An astonishing debut crime thriller about an unforgettable woman who combines the genius and ferocity of Lisbeth Salander with the ruthless ambition of Walter White
The Crenshaw Six are a small but up-and-coming gang in South Central LA who have recently been drawn into an escalating war between rival drug cartels. To outsiders, the Crenshaw Six appear to be led by a man named Garcia . . . but what no one has figured out is that the gang’s real leader (and secret weapon) is Garcia’s girlfriend, a brilliant young woman named Lola. Lola has mastered playing the role of submissive girlfriend, and in the man’s world she inhabits she is consistently underestimated. But in truth she is much, much smarter–and in many ways tougher and more ruthless–than any of the men around her, and as the gang is increasingly sucked into a world of high-stakes betrayal and brutal violence, her skills and leadership become their only hope of survival.
Lola marks the debut of a hugely exciting new thriller writer, and of a singular, magnificent character unlike anyone else in fiction.
Release Date: March 21, 2017
With Lola, the author takes us inside the life of a small, inner city gang, with the unique twist of having a woman as boss. I enjoyed the story, and it held my interest all the way through, but there were some problem areas for me.
Starting with the good stuff: Lola is an intriguing character with many elements to her personality. She’s tough and strong, merciless at times, but she also has unexpected emotional depth and vulnerability.
The question that keeps her up most nights is why she and Hector aren’t languishing in alleys with needles in their arms.
The plot is mostly a crime story, with drugs and cash at its center. We go along with Lola as she attempts to unravel the mess she’s gotten herself into. The pacing is steady, keeping us engaged as the plot unwinds. I wasn’t all that surprised by the big twist, but I liked the way it all fell into place.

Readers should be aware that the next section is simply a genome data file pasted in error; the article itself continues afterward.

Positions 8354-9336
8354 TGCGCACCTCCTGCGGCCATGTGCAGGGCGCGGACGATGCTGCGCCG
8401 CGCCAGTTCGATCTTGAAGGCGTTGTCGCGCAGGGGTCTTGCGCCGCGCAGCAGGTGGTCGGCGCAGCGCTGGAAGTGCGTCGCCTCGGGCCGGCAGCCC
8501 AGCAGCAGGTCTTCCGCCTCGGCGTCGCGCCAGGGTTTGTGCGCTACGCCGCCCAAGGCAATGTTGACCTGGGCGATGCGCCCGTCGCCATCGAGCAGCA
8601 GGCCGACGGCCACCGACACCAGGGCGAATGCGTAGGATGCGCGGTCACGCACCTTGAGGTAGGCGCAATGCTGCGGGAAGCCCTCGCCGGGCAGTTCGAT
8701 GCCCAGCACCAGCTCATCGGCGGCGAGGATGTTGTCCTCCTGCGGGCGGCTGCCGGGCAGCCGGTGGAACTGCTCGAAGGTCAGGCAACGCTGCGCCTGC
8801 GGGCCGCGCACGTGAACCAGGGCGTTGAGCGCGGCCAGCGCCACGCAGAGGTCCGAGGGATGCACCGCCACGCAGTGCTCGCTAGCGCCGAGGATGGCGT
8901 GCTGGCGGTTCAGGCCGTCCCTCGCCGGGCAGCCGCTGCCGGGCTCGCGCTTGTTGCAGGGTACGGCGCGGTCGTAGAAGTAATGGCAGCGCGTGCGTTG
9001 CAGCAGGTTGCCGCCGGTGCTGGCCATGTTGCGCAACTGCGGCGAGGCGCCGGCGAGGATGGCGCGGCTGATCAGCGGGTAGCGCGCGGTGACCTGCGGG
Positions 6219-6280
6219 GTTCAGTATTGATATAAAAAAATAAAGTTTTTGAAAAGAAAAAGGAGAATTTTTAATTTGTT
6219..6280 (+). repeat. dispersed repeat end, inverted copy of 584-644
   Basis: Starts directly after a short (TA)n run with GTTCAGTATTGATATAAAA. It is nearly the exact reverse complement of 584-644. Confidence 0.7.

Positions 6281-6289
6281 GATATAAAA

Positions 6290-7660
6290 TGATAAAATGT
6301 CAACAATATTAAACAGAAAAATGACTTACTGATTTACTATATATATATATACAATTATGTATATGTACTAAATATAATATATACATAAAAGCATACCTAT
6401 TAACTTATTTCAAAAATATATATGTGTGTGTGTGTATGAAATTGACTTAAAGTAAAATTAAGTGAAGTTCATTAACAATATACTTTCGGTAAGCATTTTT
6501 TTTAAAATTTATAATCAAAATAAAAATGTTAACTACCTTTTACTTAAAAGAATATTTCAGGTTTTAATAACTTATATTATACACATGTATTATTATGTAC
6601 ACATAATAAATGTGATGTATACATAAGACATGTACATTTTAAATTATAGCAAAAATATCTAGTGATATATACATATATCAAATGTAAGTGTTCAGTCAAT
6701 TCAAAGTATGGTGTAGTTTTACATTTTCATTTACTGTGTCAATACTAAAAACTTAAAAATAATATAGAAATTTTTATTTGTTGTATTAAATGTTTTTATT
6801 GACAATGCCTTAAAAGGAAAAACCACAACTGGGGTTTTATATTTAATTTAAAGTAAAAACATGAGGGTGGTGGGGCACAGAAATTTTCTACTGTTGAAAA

I was mostly taken with the way this story makes us look at the struggles of inner city life for minorities. We see the bravado necessary to survive life on the streets when no one, family or society, is helping to hold you up and keep you safe.
Instead of minimum sentences at white-collar resorts, people here get bullets to the head, either victims of circumstances or mere collateral damage.
Now the not so good stuff: The characters, aside from Lola, lack development. We only see them in the way Lola shows them to us during interactions, and often that feels superficial. Consequently, we understand little about their behavior and motivations. I wanted a deeper connection with Lola and the people in her life.
A lot of the emotional value got lost, for me, because I was being told what Lola felt more than I was being allowed to feel it with her. Given the content, this should have been a powerful, gut-wrenching story, but it wound up as more of an intellectual stimulant than an absorbing experience. This is the author’s first novel, though she does have a professional background in screenwriting. For me, this is a transitional issue the author hasn’t totally mastered yet. We needed the actors portraying her characters, giving them life and emotion.
Lola grew up too fast in this kitchen, this house, and no matter how much industrial-grade, lemon-scented cleaner she uses, she can’t wash off the stink and the ruin that coat it – and her.
And, finally, because I am a detail person, some things could have used a little fact-checking. I don’t want to give spoilers, so I’ll generalize. We have hospital scenes that don’t ring true. One has to do with sepsis, which is contracted and magically cured way too quickly. Another has to do with how easily Lola obtains information on a patient. Since HIPAA laws were implemented, I sometimes have a hard time getting my own information, much less details on a random patient. Yes, you can sign to allow someone else to get your medical information, but that other person would need to provide a name and ID, at the very least.
Overall, this is a good read for those who love gritty crime fiction. The book has a solid ending, while leaving the door wide open for a possible series.
*I received an advance copy from the publisher, via LibraryThing, in exchange for my honest review.*
Thanks for reading. 🙂